by Jeanine Ferguson
Did you know that according to the U.S. Census Bureau, approximately 80% of land owned by Black Americans has been lost since 1910? The major contributing factor to this tragedy is not having a will in place at death. Many homeowners don’t realize that if they die intestate (passaway without a will), their property may not go to their heirs. When a homeowner dies without a will, the state decides who inherits the homestead.
Dying Without a Will Causes Problems for Adult Heirs
Imagine a widowed homeowner with five adult children (who live all across the country) dies intestate. If one of the children has been living with the parent and taking care of them, do they have greater rights to the use and ownership of the land than those held by absent heirs?No. Adult heirs who don’t live on the land or don’t help to maintain the property have the same rights as heirs who live on the land and keep it up.
What if an heir has been paying property taxes and other assessments? Does it entitle that person to more complete ownership? No. Payment of taxes does not increase an heir’s percentage of ownership. Heirs who do not contribute to tax payments do not lose any rights to ownership.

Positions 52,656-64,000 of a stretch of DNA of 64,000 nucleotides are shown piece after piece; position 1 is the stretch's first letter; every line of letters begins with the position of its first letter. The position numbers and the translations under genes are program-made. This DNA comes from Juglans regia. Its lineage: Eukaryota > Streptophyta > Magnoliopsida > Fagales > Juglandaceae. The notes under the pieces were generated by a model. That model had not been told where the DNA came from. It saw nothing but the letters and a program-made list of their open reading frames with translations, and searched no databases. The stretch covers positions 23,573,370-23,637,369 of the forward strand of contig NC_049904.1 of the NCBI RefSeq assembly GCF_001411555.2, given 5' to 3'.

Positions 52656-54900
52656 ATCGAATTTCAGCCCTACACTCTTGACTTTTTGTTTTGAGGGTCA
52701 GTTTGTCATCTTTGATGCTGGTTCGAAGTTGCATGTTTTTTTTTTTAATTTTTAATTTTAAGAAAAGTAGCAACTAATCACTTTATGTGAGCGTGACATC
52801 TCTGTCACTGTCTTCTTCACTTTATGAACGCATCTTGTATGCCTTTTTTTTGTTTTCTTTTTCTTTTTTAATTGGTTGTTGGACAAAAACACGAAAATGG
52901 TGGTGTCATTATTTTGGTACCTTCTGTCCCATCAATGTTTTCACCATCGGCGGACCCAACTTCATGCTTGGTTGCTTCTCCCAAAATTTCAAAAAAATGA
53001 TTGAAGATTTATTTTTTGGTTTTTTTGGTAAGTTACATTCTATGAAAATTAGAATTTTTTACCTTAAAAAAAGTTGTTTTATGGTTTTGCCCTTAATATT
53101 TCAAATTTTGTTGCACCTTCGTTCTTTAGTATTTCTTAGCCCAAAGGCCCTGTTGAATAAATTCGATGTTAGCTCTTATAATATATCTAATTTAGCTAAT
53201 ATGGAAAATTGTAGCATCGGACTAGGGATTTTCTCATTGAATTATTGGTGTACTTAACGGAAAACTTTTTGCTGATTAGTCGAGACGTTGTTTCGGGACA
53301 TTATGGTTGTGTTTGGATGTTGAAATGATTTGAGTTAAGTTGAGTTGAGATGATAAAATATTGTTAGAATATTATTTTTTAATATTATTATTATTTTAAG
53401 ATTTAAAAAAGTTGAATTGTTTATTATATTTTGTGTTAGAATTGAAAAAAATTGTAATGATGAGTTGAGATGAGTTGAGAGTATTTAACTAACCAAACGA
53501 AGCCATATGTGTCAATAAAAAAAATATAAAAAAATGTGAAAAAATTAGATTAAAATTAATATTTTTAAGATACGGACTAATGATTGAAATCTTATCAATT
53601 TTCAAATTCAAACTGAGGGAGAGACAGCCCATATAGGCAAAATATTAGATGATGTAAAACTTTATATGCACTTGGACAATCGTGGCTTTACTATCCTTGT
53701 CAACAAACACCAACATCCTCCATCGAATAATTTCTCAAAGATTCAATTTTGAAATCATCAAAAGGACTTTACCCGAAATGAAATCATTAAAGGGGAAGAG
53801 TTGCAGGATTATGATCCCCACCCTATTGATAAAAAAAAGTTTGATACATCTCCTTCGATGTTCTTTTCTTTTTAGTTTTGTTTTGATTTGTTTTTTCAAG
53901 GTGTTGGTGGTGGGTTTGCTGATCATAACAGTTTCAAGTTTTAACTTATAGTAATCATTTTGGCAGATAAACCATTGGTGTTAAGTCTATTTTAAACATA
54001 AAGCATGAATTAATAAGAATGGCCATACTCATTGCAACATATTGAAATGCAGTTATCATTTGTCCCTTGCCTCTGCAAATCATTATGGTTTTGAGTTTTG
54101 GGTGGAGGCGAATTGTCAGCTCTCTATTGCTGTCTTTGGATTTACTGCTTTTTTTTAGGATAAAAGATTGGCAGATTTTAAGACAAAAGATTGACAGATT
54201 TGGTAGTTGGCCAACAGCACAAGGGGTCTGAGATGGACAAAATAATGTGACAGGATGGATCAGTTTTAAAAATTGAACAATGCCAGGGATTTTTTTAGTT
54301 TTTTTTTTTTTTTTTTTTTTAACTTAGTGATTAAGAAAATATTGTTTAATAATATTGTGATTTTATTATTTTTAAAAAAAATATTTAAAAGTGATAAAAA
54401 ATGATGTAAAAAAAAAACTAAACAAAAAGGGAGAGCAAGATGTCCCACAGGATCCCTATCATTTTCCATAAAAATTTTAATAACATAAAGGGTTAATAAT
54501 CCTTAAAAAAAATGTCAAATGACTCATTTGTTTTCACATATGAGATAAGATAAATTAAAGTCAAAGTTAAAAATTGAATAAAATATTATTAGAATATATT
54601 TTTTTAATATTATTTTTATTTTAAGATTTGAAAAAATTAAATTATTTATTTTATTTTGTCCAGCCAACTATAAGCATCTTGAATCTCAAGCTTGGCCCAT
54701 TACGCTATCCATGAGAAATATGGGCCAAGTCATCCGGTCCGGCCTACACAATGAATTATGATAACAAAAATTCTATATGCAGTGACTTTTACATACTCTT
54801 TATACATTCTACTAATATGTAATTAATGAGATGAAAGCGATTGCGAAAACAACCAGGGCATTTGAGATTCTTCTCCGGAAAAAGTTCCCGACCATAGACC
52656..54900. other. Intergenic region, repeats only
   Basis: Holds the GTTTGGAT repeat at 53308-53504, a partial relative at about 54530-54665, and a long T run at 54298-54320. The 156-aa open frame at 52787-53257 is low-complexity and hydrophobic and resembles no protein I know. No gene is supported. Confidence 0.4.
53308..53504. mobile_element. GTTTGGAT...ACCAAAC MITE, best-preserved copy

These and many other issues can be addressed by having a valid will.
In an attempt to address this critical issue, Barbara English, Brenda Ezell, Esq. and Jeanine J. Ferguson sponsored a free educational workshop on Friday, May 13th at the Mary Singleton Senior Center.
A free event open to the public, the one day workshop included on the spot questions, estate advice, free legal wills and even lunch.
After the interactive presentation was made, the attendees had the opportunity to have individual personal questions addressed. Based upon the feedback received, the complimentary wills that were prepared and notarized on-site for each attendee was the most valuable part of the day.
Many of the attendees admitted that they had never given much thought to having a will prepared, or imagined that it would be too costly. Now they are one step closer to building a legacy of wealth for their families, and ensuring they have broken the chains of homestead loss.